Brazilian President Signs Internet Bill of Rights Into Law at NetMundial

Earlier today Brazil's President Dilma Rousseff sanctioned Marco Civil, also called the Internet bill of rights, during the global Internet governance event, NetMundial, in Brazil.

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Ruck.us Reboots As a Candidate Digital Toolkit That's a Bit Too Like Democracy.com

Ruck.us launched with big ambitions and star appeal, hoping to crack the code on how to get millions of people to pool their political passions through their platform. When that ambition stalled, its founder Nathan Daschle--son of the former Senator--decided to pivot to offering political candidates an easy-to-use free web platform for organizing and fundraising. Now the new Ruck.us is out from stealth mode, entering a field already being served by competitors like NationBuilder, Salsa Labs and Democracy.com. And strangely enough, Ruck.us seems to want its early users to ask Democracy.com for help. GO

Armenian Legislators: You Can Be As Anonymous on the 'Net As You Like—Until You Can't

A proposed bill in Armenia would make it illegal for media outlets to include defamatory remarks by anonymous or fake sources, and require sites to remove libelous comments within 12 hours unless they identify the author.

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The Good Wife Looks for the Next Snowden and Outwits the NSA

Even as the real Edward Snowden faces questions over his motives in Russia, another side of his legacy played out for the over nine million viewers of last night's The Good Wife, which concluded its season long storyline exploring NSA surveillance. In the episode titled All Tapped Out, one young NSA worker's legal concerns lead him to becoming a whistle-blower, setting off a chain of events that allows the main character, lawyer Alicia Florrick (Julianna Margulies), and her husband, Illinois Governor Peter Florrick (Chris Noth), to turn the tables on the NSA using its own methods. GO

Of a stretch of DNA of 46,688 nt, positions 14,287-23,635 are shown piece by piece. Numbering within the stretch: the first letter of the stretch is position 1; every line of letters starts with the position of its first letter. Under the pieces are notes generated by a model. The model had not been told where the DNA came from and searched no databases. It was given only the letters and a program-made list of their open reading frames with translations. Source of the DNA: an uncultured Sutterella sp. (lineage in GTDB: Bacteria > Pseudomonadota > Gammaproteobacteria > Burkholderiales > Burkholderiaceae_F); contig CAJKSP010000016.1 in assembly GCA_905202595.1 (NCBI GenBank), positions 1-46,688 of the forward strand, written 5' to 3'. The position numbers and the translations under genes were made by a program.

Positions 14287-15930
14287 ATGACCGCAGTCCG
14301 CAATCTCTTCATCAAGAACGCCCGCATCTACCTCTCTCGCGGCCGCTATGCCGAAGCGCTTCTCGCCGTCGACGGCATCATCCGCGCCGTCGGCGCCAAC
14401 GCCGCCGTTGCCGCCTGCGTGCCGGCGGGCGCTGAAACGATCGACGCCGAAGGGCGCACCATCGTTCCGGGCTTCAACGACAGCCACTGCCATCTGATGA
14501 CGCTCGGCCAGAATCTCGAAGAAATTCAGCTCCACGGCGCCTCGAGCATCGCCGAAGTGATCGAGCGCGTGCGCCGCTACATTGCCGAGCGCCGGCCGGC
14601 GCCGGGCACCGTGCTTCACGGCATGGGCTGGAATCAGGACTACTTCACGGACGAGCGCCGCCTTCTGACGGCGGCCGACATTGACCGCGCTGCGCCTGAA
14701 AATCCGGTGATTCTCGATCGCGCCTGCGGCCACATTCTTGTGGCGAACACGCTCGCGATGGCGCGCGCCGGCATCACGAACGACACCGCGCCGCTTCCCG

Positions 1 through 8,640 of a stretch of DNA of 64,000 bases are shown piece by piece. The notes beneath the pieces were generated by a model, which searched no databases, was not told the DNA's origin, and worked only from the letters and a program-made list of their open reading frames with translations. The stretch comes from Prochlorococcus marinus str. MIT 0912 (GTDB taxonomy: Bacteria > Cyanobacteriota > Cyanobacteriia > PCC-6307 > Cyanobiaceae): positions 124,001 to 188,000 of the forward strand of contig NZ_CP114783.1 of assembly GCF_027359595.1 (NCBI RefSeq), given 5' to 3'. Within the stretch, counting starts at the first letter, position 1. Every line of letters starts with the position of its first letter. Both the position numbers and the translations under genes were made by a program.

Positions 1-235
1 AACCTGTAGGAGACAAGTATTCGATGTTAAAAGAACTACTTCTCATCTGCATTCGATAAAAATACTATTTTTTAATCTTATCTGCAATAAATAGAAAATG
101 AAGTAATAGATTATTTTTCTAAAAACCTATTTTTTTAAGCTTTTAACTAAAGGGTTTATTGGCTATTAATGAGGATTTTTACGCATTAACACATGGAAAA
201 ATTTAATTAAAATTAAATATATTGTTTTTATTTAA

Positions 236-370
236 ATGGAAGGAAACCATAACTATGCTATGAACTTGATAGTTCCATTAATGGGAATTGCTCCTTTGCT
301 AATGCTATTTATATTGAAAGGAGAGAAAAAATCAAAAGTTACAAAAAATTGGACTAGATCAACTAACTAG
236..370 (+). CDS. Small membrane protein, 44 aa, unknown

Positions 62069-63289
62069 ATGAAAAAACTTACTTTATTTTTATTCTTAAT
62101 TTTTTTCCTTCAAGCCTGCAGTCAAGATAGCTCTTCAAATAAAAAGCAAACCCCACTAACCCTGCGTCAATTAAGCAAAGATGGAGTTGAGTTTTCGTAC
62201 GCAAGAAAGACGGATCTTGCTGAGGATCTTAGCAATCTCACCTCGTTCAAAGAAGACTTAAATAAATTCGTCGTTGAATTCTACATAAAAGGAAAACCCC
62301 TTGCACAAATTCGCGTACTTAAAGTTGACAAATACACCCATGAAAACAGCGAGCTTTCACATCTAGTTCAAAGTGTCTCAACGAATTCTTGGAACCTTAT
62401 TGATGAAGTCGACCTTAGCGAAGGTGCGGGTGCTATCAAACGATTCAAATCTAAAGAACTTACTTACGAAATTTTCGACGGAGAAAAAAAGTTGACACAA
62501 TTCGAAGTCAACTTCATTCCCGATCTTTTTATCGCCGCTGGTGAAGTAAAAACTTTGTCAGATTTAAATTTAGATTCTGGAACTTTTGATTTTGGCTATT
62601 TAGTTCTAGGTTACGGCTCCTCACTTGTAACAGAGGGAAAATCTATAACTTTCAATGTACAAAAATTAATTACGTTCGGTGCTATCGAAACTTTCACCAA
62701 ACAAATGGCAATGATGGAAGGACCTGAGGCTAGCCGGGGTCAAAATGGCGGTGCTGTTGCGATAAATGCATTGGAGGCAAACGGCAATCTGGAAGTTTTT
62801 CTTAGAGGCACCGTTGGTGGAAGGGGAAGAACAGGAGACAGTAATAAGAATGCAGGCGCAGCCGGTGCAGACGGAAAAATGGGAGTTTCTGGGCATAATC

The Expanding Reach of China's Crowdsourced Environmental Monitoring Site, Danger Maps

Last week billionaire businessman Jack Ma, founder of the e-commerce company Alibaba, appealed to his “500 million-strong army” of consumers to help monitor water quality in China. Inexpensive testing kits sold through his company can be used to measure pH, phosphates, ammonia, and heavy metal levels, and then the data can be uploaded via smartphone to the environmental monitoring site Danger Maps. Although the initiative will push the Chinese authorities' tolerance for civic engagement and activism, Ethan Zuckerman has high hopes for “monitorial citizenship” in China.

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The 13 Worst Bits of Russia's Current and Maybe Future Internet Legislation

It appears that Russia is on the brink of passing still more repressive Internet regulations. A new telecommunications bill that would require popular blogs—those with 3,000 or more visits a day—to join a government registry and conform to government-mandated standards is expected to pass this week. What follows is a list of the worst bits of both proposed and existing Russian Internet law. Let us know in the comments or on Twitter if we missed anything.